Despite the relative verbosity of the templates the result should be as optimal as manually inlining the minimal *necessary* operations. A few runs through an NDEBUG build in a debugger confirm this.

## Template Type Constraints

Given that the C++ operators determine the result type (based on the operand types) the return type must be so determined. This is achieved by using the `decltype`

keyword.

Without the template overloads there would be warnings on unsigned operands, as they all invoke `factor < 0`

, which is always `false`

(tautological). These also bypass unnecessary conditions at compile time. For functions or operand combinations that are not referenced, the corresponding templates are not even compiled.

Template specialization could be further employed to reduce a couple calls when both parameters are unsigned. However there is little to no actual performance optimization and the denormalization didn't seem like a worthwhile compromise.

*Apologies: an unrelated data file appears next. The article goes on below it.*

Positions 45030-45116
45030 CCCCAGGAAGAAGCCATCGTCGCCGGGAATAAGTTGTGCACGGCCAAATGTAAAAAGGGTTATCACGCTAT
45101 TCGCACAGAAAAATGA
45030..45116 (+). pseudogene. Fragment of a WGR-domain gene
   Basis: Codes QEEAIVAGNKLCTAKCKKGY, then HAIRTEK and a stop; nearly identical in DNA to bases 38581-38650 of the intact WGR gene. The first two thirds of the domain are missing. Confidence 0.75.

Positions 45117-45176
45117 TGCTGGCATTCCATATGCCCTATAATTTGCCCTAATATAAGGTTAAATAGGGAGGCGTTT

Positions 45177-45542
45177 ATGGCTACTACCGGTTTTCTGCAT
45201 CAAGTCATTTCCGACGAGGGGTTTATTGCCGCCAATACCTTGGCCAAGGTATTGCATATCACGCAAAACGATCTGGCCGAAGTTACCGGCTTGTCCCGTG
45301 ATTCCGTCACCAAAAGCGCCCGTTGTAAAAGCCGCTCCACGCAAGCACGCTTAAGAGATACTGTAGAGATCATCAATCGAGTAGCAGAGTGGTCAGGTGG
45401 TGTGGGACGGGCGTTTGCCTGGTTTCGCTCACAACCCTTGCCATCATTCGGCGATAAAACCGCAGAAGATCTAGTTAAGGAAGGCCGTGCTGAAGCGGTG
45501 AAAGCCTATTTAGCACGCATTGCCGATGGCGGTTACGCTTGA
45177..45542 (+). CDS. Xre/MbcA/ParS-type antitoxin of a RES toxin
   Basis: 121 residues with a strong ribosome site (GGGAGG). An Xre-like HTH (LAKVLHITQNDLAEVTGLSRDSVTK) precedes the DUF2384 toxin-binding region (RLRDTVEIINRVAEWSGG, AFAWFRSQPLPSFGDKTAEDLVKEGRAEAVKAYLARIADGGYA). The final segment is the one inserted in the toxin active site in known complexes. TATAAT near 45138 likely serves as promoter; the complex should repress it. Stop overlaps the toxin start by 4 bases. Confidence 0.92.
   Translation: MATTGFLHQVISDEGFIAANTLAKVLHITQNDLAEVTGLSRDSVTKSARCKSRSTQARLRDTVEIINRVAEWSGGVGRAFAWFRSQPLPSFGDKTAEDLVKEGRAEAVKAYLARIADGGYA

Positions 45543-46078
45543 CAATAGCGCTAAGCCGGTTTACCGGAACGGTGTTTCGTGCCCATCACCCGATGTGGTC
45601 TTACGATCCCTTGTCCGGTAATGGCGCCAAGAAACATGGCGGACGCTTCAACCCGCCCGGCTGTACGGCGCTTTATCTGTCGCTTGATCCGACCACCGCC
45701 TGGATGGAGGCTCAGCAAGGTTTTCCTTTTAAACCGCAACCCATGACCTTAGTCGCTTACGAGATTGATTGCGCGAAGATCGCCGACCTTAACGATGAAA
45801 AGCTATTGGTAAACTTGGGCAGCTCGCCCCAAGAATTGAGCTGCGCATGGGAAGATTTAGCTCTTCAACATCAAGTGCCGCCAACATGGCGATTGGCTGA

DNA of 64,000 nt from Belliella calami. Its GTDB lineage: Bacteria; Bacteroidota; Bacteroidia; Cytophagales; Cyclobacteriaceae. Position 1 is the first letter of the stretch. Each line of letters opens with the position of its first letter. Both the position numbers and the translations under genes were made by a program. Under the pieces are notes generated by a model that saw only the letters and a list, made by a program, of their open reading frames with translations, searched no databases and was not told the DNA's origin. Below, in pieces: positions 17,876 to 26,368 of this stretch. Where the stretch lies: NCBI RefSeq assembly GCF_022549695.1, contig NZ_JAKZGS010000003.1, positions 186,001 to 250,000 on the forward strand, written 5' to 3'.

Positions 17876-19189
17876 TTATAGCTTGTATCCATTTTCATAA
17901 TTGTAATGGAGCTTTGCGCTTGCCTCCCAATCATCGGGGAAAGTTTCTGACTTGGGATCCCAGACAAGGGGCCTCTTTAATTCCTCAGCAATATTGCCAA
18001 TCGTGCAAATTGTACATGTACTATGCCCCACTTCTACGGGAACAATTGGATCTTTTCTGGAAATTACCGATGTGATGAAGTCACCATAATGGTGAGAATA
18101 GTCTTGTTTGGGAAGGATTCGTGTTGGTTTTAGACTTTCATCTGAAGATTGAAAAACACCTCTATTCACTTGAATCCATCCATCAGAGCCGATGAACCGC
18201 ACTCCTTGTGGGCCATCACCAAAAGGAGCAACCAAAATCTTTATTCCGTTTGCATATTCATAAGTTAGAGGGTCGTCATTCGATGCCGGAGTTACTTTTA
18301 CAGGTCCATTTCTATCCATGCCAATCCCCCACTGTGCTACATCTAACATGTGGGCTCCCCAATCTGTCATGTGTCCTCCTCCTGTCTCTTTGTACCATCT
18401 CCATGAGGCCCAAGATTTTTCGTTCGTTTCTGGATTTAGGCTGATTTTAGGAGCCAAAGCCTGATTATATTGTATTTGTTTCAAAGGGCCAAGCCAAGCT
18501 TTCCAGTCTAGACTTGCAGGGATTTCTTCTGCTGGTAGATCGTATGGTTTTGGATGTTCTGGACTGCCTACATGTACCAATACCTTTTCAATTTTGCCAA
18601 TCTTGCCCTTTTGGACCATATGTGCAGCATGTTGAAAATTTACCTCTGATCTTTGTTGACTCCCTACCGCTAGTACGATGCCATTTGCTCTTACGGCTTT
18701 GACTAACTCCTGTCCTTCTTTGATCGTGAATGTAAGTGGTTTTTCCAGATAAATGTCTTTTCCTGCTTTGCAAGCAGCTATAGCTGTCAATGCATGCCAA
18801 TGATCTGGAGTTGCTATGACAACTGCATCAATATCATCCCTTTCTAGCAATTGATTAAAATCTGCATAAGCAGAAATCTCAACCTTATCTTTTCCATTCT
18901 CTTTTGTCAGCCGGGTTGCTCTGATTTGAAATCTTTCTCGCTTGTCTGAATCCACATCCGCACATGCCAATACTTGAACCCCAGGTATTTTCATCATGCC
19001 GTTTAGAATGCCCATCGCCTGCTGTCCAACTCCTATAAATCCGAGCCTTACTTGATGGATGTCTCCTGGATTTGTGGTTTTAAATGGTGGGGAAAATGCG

The templates can be factored into header (.hpp) and implementation (.ipp) files, just be sure to remove the default template parameter values in the implementation.

See Type Constraints Unraveled for an explanation of the template type constraints used above.

## Mixing Unsigned and Signed Operands

It is an objective is to reproduce native operand behavior, changing only the rounding. The native operators allow mixed sign types, although compilers warn that the signed operand will be converted to unsigned. All division and modulo operations are executed in the original data type against the native operators. The consequence is that when mixing signed and unsigned *type* operands, the operation is unsigned.